Abandoned gas station to be demolished to make way for new building
Confederate Gen. Robert E. Lee will soon get an upgraded view from his perch overlooking St. Charles Avenue.
The Greater New Orleans Foundation said Tuesday that it plans to tear down a long-abandoned gas station at Lee Circle and erect a three-story building that will house the foundation’s offices and space for nonprofit organizations to meet and work.
“It’s a real eyesore,” said Albert Ruesga, the foundation’s president and CEO, of the old gas station. “It’s probably kept a lot of foot traffic from coming from the museum district and exploring other parts of the city. I think it’ll be nice when that space is healed.”
The foundation plans to break ground on the 20,000-square-foot Center of Philanthropy, 919 St. Charles Ave., in the spring. Construction will take about a year, Ruesga said.
The new building will double the foundation’s space in the K&B building at 1055 St. Charles Ave.
The additional space is necessary both to accommodate the group’s growing staff, which has more than tripled in three decades, and its increased outreach to nonprofit organizations around the city, officials said.
With the larger space, the foundation will be able to expand its Organizational Effectiveness initiative, which provides nonprofits with peer- to-peer training and mentoring.
The foundation estimates that more than 250 organizations have participated in the 100 workshops it has offered.
The first floor of the building will be used for that purpose and also will include space available for lease by a for-profit or nonprofit business and a small retail operation such as a coffee shop.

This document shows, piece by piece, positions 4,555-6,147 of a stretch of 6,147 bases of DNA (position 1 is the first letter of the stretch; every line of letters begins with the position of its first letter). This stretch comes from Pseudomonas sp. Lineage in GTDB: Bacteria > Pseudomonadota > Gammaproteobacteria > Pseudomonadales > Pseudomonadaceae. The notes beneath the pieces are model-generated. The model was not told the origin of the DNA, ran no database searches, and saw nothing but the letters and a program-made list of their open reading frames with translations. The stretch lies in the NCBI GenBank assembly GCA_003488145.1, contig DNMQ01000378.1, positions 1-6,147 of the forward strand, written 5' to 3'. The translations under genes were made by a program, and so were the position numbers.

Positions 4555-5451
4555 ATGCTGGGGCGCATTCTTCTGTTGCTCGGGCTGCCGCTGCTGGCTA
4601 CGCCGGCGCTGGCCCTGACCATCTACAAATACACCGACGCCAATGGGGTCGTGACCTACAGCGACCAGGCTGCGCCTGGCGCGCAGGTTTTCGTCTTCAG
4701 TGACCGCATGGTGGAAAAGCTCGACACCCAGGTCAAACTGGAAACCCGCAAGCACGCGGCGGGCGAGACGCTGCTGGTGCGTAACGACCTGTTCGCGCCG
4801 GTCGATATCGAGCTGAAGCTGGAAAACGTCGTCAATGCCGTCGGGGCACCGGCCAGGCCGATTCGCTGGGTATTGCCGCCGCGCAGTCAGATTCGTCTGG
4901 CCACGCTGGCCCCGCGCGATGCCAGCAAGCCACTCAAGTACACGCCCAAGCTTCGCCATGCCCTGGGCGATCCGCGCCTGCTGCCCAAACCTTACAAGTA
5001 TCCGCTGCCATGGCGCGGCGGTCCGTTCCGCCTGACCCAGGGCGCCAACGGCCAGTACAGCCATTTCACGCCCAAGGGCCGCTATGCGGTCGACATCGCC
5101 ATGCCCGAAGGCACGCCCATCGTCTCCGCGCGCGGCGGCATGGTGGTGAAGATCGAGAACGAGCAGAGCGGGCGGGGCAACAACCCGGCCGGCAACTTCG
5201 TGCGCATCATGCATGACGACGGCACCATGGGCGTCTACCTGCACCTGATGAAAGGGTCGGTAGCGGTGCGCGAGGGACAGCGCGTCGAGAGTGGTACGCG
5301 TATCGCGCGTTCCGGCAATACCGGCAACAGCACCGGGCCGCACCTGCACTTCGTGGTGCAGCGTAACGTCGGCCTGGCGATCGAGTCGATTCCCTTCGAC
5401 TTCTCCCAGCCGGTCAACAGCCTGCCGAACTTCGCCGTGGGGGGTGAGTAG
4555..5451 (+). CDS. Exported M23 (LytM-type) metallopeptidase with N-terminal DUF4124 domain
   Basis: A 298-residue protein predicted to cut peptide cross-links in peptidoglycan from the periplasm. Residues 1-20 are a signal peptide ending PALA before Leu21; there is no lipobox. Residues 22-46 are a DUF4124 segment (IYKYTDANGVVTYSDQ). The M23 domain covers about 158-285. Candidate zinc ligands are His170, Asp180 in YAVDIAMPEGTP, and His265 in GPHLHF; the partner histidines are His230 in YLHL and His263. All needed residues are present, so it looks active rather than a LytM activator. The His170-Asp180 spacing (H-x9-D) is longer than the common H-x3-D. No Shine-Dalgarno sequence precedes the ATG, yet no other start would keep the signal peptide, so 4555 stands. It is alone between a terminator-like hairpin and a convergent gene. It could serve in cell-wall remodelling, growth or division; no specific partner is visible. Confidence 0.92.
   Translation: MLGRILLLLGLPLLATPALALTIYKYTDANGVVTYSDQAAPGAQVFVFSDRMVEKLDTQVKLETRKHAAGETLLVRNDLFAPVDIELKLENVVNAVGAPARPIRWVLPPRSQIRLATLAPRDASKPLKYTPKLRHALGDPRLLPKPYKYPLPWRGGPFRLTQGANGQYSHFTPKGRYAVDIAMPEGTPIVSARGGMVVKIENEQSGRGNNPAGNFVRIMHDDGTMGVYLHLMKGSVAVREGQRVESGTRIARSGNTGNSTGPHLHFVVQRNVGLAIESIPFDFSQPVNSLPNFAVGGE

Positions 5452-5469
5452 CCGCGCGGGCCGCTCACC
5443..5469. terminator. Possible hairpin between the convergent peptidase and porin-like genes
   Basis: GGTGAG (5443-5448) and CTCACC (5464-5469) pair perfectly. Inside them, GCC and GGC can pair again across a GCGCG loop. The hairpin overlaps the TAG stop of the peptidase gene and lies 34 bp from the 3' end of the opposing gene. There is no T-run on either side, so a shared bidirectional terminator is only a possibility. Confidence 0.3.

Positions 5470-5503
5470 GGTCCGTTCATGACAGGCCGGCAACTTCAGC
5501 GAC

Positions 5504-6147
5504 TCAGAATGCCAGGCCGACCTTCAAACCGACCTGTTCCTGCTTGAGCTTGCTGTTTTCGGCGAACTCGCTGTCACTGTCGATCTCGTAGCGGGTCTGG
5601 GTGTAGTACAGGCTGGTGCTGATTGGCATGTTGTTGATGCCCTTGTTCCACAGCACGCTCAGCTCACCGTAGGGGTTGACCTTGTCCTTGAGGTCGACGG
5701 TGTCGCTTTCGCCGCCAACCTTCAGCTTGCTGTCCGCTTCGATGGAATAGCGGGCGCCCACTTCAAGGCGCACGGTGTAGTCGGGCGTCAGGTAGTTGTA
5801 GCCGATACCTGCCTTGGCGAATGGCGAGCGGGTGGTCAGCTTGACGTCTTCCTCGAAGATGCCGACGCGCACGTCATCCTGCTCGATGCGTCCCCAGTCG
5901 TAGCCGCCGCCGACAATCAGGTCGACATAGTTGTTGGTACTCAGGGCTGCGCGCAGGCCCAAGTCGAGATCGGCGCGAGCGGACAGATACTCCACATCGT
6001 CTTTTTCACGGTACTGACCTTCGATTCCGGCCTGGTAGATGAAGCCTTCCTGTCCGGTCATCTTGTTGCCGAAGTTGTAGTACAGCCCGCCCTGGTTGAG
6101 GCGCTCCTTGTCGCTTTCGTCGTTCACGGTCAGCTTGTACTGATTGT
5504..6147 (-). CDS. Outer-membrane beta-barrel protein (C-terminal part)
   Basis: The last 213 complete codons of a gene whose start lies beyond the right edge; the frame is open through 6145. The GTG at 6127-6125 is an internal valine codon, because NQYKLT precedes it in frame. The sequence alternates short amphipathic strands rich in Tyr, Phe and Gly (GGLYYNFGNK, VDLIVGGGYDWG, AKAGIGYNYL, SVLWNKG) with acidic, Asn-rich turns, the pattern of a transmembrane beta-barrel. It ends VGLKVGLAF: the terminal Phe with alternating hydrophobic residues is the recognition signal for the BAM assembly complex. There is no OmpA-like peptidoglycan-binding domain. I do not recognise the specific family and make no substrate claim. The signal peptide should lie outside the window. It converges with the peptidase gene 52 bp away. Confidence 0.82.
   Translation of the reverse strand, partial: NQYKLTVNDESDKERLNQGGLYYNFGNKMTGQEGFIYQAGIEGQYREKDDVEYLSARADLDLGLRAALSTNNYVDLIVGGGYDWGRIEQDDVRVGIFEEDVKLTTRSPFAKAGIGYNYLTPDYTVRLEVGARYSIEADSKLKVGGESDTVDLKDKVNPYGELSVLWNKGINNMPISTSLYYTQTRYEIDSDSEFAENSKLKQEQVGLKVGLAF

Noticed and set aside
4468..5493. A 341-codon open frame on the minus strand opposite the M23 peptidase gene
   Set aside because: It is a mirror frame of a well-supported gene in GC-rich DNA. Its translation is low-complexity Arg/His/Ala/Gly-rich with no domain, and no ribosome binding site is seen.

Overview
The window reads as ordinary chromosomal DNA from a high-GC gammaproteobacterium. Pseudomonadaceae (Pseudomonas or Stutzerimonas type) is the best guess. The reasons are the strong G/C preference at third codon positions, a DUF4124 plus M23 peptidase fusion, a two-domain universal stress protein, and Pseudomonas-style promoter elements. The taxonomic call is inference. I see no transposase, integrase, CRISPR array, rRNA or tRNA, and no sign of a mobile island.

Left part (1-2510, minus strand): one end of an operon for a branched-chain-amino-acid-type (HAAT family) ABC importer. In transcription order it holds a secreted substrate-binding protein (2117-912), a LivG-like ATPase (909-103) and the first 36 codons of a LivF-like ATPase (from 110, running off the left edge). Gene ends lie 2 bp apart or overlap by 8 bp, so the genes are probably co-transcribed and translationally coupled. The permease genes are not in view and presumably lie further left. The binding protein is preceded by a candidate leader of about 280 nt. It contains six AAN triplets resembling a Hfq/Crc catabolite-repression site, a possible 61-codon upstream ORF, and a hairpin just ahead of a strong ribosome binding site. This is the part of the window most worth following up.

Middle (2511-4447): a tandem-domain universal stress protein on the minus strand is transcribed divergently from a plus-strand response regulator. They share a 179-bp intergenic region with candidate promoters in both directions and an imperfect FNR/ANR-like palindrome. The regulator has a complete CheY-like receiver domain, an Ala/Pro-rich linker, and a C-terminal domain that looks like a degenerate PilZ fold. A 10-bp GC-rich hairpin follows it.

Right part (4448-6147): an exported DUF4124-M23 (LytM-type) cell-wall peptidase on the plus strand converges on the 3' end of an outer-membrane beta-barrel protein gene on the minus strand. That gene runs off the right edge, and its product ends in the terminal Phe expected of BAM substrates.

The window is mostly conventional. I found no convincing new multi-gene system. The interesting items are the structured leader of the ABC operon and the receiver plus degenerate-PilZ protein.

The foundation’s offices will be on the second floor, and the third floor will house a “nonprofit resource center.”
Ruesga said the foundation decided on the Lee Circle site after searching in vain for years for an existing centrally located building near a streetcar line and with ample parking.
“It was just hard to find,” Ruesga said. “Especially a space that would have a very large room for public meetings.”
The foundation purchased the abandoned gas station site in December.
The organization has raised more than $13 million in the past year, about $6 million of which will be used to build on the site.
The remainder will fund an operating endowment and expansion of the foundation’s programming on topics including economic opportunity, workforce development and childhood development.
The Imagine Greater Campaign was the foundation’s first major fundraising effort since 1983, Ruesga said.